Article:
For example, council funding was secured via a pitch to the Heritage Lottery Fund to build a 119 room boutique hotel in the Titanic Quarter, Belfast, Northern Ireland. The funds were allocated on the basis that it would bring a historic building back into use, create jobs, and deliver “place-making” value.

Hotel financing rates

Hotel financing rates can vary greatly and you’ll need to do research that’s relevant to where you are based. But let’s look at some examples of hotel financing options in the US and Britain.

In the US, there are three main types of hotel loans available: conventional bank loans, SBA 7a loans, and SBA 504 loans.

Let’s take a look at what hotel financing terms and rates they offer you…

Conventional bank loans

These are for strong borrowers who have an existing banking relationship.

They offer:

  • Unlimited loan size
  • Rates of 5% and up
  • Terms up to 25 years

SBA 7s loans

These are for smaller-scale commercial real estate projects.

They offer:

  • Loans of up $5m
  • Low rates, between 2-5%
  • Repayment terms up to 25 years

SBA 504 loans

These are for large projects for which it’s harder to get conventional loans.

They offer:

  • Loans up to $20m
  • Bank portion rates of ~5% and CDC portion rates of ~3.7%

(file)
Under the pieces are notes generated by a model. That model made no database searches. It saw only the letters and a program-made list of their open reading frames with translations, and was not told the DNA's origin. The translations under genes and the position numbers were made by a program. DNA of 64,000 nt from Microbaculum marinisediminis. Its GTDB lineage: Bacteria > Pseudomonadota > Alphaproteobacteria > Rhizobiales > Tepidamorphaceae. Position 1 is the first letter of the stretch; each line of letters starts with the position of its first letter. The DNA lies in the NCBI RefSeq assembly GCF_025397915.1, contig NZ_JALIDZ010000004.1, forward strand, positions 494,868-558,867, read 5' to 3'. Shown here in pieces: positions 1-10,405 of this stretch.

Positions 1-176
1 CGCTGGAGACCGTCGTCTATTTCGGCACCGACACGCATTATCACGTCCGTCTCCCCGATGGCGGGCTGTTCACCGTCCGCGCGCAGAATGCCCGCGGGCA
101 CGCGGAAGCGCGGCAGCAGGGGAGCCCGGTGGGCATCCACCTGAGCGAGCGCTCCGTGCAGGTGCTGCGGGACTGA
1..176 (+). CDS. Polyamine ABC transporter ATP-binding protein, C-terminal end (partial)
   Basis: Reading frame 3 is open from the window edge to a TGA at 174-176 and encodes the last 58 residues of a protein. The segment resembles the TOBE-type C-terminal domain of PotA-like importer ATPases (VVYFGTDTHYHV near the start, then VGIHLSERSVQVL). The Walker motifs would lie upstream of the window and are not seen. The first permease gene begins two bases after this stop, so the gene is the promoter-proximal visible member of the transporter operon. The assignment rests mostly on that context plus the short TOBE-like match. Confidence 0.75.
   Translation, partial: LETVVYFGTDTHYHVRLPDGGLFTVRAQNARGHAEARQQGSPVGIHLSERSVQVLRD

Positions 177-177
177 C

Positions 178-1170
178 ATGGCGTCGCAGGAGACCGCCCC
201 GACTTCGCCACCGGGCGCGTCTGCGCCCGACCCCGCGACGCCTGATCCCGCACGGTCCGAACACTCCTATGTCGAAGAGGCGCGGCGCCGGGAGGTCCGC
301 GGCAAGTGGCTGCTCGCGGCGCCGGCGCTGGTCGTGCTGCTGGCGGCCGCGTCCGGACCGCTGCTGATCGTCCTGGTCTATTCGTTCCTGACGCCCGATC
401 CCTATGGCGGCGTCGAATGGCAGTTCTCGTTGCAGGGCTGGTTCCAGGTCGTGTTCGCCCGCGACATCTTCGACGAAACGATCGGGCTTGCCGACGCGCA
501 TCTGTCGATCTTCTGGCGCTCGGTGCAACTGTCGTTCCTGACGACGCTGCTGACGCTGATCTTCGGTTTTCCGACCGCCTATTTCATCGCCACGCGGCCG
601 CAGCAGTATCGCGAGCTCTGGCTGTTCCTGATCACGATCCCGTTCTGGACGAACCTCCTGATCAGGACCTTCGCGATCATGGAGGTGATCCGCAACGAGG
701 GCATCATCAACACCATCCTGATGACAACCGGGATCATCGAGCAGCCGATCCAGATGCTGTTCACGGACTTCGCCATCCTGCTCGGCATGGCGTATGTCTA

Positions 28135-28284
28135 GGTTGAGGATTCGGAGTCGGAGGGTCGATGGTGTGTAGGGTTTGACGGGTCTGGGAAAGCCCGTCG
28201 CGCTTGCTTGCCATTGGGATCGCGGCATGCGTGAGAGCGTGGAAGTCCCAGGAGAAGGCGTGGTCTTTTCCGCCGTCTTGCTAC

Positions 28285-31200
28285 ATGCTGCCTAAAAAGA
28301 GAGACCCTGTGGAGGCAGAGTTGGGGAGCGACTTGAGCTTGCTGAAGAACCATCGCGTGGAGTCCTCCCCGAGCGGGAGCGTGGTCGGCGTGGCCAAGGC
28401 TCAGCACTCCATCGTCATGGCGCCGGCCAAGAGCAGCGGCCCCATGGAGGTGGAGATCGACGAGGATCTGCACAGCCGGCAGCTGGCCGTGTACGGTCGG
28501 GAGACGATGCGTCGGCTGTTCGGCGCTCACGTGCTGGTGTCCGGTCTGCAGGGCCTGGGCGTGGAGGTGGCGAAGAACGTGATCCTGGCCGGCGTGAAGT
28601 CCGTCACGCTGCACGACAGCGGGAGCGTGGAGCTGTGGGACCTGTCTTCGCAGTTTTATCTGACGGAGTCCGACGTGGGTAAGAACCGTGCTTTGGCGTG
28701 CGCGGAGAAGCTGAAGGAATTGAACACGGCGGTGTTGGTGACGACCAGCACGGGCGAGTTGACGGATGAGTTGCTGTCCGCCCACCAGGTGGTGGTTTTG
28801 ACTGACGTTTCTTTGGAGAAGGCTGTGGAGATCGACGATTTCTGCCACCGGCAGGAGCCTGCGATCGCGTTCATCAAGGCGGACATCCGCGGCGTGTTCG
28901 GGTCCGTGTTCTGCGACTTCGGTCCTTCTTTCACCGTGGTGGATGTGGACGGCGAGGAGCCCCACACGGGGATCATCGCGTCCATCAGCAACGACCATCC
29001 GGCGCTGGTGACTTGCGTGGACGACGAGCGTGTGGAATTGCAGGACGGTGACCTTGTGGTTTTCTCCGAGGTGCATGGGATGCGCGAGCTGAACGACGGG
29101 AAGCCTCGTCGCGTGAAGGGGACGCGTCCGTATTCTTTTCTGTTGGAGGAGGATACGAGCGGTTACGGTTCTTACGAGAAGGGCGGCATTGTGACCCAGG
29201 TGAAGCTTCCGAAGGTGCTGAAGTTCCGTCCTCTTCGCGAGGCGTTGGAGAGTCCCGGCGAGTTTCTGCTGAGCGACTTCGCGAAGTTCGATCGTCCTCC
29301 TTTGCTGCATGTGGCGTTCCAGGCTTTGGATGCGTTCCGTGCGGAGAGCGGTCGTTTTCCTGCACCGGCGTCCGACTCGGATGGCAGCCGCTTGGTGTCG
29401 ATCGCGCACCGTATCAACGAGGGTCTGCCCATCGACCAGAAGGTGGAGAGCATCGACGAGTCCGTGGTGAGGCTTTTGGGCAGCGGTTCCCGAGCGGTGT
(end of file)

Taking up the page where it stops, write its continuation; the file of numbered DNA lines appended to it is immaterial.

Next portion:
• Repayment terms of 10-20 years.

In the UK, a range of business loans are available, typically ranging from around 2.75% – 7%. Hotel lending rates are based on the perceived risk of your venture, your credit rating and previous business history, as well as a range of other factors (not least how good your business plan is).

UK lenders Liberis offer up to £300,000 in commercial loans with rates starting from 9%. And there are various commercial loan calculators you can use for free on the internet.

We hope this guide to securing funding for your hotel has been useful. There are lots of hotel funding options out there, so make sure you take the time to research which ones will work best for you. But with more financing opportunities than ever before, we hope to see your hotel flag flying on a building near us soon.